[0065] The hoop reinforcement is made up of a hooping layer, the reinforcing elements of which are of the hybrid type with a mean diameter of 1.11 mm. The axial width of the hoop reinforcement is 80 mm, i.e. 0.20 times the maximum axial width of the tire. For the working and hooping layers, the hybrid reinforcing elements used consist of two spun aramid yarns of 330 tex each and one spun nylon yarn of 188 tex. The diameter of the hybrid reinforcing element obtained is 1.11 mm, its titre is 950 tex, its twist is 230 tpm, its elongation under 50 daN of force is 5.5% and its breaking force is 110 daN.

[0066] For the carcass layers, the hybrid reinforcing elements used consist of two spun aramid yarns of 330 tex each and one spun nylon yarn of 188 tex. The diameter of the hybrid reinforcing element obtained is 1.1 mm, its titre is 980 tex, its twist is 270 tpm, its elongation under 50 daN of force is 5.5% and its breaking force is 110 daN. Further hybrid reinforcements could also be used. It is notably conceivable to use reinforcements with a different twist, or even reinforcements having a different titre or a different number of each spun yarn.

[0067] The change from a flat profile to a concave profile of the working layer as described in the patent WO2013079351A1 causes a significant increase in the tension in the reinforcing elements at the centre of the working layers of around +15%, with the same stack of reinforcing elements of the crown layers and with the same mean radius of the radially external meridian profile of the tread.

[0068] Increasing the axial width of the hooping layer by 50 mm, changing its axial width from 80 mm to 130 mm, makes it possible to reduce excess tension by around 20% at the centre of the working reinforcement layers and by around 18% at the edge of the working reinforcement, but with the cost of the hooping reinforcing elements being increased by 65%. The use of a discontinuous hooping layer with an overall axial width of 130 mm, comprising a middle portion with an axial width of 80 mm and two lateral portions that are symmetrical with respect to the equatorial plane and have respective axial widths of 10 mm, each lateral portion being separated from the middle portion by a discontinuity having an axial width of 20 mm, makes it possible to reduce excess tension at the centre of the working layers by around 6% and at the edge of the working reinforcement by around 26%, with the increase in the cost of the hooping reinforcing elements also being limited to 25%.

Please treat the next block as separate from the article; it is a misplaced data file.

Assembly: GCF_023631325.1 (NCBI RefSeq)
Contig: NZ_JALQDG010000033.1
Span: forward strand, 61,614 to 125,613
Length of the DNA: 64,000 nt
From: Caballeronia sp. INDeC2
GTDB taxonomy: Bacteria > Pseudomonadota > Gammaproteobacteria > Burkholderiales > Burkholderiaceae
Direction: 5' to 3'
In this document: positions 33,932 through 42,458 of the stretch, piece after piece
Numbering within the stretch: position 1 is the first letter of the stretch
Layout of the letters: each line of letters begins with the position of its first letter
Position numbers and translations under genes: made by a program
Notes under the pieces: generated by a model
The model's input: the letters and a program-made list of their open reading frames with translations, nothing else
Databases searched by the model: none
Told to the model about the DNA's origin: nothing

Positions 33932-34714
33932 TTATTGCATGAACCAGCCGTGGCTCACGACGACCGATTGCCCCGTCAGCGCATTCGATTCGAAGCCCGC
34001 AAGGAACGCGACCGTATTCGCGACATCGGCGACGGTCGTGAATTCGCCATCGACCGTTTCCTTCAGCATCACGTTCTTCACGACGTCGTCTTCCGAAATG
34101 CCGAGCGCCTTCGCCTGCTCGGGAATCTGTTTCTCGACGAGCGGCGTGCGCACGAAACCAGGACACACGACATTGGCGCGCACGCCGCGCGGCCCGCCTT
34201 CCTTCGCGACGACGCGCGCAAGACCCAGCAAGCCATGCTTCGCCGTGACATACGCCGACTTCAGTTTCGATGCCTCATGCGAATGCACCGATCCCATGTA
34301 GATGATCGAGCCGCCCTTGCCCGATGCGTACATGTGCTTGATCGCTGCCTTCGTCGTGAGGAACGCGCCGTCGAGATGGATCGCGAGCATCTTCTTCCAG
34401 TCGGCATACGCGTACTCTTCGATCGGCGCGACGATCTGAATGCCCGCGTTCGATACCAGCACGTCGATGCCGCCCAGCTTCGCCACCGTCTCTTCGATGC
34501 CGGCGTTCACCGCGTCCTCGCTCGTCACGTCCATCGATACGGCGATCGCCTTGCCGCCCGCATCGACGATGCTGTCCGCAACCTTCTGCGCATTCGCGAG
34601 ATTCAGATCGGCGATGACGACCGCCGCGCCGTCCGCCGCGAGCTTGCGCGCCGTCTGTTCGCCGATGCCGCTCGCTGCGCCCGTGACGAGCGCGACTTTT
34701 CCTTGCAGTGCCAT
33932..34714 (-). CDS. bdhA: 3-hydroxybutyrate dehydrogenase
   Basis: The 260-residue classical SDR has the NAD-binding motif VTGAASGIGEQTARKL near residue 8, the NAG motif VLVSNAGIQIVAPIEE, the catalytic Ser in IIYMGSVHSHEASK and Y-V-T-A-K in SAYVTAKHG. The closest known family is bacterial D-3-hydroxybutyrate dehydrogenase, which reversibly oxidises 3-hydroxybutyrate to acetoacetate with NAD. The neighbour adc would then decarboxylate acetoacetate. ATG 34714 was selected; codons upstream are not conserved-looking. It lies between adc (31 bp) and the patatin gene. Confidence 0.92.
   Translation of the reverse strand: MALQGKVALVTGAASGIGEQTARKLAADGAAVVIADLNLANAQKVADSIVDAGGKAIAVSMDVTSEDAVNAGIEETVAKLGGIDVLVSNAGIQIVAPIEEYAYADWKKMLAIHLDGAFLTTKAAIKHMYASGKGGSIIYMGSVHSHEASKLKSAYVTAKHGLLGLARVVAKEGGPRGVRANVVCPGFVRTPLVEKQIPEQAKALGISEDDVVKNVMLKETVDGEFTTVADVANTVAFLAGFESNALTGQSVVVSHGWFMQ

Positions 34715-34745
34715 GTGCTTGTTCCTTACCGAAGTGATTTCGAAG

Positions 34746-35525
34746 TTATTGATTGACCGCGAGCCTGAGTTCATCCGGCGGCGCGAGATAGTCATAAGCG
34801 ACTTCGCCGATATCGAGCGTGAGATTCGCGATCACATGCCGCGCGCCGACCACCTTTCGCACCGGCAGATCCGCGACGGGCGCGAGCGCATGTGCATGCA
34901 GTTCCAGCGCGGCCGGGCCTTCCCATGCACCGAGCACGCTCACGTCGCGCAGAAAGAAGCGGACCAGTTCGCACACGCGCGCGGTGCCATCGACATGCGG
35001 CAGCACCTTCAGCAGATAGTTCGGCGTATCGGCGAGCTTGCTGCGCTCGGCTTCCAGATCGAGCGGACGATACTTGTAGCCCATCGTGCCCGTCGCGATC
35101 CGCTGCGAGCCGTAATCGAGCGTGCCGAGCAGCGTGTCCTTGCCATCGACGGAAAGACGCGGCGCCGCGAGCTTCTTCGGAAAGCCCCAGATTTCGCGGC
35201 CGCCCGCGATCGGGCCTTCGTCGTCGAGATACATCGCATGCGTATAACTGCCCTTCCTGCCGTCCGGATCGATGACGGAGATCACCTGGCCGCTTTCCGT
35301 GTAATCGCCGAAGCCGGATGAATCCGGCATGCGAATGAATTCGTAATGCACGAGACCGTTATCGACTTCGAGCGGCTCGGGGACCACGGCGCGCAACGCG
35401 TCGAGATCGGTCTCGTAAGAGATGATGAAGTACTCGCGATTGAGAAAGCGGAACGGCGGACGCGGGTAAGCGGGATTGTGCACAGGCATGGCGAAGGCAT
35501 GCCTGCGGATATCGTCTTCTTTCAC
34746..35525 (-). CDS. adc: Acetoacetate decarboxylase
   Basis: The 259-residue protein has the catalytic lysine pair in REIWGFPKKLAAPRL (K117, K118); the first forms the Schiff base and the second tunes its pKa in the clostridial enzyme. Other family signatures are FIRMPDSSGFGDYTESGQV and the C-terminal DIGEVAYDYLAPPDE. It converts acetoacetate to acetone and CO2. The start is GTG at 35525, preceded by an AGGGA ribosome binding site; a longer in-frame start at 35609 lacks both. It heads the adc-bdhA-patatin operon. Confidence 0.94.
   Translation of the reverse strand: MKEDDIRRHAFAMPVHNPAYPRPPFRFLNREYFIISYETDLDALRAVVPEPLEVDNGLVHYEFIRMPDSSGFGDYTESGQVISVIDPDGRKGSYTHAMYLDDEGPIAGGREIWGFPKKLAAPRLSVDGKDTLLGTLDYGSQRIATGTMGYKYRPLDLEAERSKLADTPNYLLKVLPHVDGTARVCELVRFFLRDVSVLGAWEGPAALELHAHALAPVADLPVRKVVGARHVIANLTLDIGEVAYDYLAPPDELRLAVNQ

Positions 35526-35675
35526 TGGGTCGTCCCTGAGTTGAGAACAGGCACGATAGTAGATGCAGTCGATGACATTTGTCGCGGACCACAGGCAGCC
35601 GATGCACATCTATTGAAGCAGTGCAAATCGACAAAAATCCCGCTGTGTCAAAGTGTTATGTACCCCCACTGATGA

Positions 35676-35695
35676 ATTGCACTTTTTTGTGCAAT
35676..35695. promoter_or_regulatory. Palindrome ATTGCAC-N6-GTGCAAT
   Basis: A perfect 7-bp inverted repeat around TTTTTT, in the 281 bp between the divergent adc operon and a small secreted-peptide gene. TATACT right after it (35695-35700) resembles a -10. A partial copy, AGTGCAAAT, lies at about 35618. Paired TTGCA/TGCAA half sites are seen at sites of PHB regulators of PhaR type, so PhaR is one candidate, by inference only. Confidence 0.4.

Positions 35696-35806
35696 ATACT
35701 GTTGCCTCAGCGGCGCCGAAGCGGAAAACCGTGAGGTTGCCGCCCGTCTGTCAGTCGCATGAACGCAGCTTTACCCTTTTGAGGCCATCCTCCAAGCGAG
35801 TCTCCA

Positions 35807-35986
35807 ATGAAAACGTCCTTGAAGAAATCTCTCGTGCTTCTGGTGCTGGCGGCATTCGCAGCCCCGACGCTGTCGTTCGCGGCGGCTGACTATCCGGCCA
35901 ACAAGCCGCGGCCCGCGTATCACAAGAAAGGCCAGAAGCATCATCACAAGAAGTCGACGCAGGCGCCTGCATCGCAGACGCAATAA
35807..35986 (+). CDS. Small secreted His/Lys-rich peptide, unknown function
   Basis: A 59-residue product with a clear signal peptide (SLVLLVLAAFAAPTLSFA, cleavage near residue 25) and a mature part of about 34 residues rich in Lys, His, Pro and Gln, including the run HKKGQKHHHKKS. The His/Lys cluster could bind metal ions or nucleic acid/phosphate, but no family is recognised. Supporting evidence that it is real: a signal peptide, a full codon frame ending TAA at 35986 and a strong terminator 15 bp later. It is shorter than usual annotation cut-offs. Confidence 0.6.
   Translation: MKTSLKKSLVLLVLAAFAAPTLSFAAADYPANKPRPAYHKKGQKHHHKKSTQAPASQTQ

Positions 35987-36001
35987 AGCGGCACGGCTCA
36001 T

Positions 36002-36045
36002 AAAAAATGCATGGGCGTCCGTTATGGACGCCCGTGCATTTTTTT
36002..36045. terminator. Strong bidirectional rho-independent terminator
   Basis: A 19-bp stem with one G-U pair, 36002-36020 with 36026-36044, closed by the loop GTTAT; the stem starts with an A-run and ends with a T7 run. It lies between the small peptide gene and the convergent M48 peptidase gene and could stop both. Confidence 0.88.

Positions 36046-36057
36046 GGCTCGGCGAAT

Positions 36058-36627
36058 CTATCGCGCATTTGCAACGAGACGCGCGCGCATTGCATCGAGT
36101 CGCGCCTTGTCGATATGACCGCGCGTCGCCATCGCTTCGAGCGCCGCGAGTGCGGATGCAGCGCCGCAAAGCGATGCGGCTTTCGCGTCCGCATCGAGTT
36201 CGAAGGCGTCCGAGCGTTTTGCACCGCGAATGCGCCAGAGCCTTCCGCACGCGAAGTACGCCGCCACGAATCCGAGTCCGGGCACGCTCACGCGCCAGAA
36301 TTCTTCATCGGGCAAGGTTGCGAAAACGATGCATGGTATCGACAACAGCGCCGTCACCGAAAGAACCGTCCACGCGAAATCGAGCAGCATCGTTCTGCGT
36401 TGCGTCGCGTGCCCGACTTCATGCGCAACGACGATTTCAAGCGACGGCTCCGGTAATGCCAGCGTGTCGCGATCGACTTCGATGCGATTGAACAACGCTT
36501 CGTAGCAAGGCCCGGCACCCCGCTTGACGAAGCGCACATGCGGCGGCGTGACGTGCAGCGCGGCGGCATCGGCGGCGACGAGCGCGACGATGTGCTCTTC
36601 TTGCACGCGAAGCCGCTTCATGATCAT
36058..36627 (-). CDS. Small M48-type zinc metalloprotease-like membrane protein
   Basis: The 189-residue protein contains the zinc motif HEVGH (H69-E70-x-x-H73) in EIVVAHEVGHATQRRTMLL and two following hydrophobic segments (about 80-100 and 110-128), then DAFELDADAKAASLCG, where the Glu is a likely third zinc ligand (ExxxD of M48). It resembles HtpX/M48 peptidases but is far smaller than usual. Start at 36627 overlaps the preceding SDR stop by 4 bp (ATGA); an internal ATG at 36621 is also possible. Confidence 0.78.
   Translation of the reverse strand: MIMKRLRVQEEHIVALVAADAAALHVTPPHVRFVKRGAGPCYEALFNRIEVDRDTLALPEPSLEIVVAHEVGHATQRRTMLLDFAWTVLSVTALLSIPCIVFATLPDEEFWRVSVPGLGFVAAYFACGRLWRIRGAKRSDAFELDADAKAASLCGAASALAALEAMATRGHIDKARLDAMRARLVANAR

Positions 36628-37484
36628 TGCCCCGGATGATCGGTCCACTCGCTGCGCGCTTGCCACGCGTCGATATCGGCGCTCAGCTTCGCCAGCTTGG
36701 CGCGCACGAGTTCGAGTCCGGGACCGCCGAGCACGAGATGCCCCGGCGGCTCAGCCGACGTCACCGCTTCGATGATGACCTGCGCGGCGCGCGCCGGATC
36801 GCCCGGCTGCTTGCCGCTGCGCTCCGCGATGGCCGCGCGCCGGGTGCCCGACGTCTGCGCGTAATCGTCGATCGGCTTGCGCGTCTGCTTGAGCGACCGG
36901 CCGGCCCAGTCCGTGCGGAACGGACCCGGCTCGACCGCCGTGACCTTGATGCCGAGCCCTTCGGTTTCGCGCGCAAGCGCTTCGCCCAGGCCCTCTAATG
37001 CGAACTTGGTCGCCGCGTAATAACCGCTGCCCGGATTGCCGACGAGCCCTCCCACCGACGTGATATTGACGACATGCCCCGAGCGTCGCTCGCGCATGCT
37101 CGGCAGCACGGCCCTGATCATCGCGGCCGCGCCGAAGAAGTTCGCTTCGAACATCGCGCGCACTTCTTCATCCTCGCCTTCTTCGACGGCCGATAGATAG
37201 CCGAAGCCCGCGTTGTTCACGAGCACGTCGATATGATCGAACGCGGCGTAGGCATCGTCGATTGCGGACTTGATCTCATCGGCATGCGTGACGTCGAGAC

[0069] The more the hooping layer is widened with respect to the equatorial plane by the introduction of discontinuities, the more the effect on the tension in the reinforcing elements at the end of the working reinforcement is favourable. The optimum position of the discontinuities in the hooping layer depends on the disposition and the width of the working layers.

[0070] The use of reinforcing elements for the hooping layer of different nature, made of aramid for example, makes it possible, in the same configuration as before, to reduce the excess tension at the centre of the working layers by around 36% and at the edge of the working reinforcement by around 49%.

[0071] For a hoop reinforcement made of aramid, one of the preferred variants is realized by using strips of 5 to 10 reinforcing elements laid over an overall width of 130 mm, in 6 portions that are distributed symmetrically with respect to the equatorial plane, these 6 portions being separated by discontinuities having axial widths of between 10 and 20 mm. The use of aramid and not of hybrid for the hoop reinforcement associated with this disposition makes it possible to reduce excess tension at the centre of the working layers by around 25% and at the edge of the working reinforcement by around 15%, achieving the level of excess tension close to that of the solution having a discontinuous hybrid hooping layer as described above, and thus meeting endurance criteria while reducing the cost of the hooping layer by 30% compared with that solution.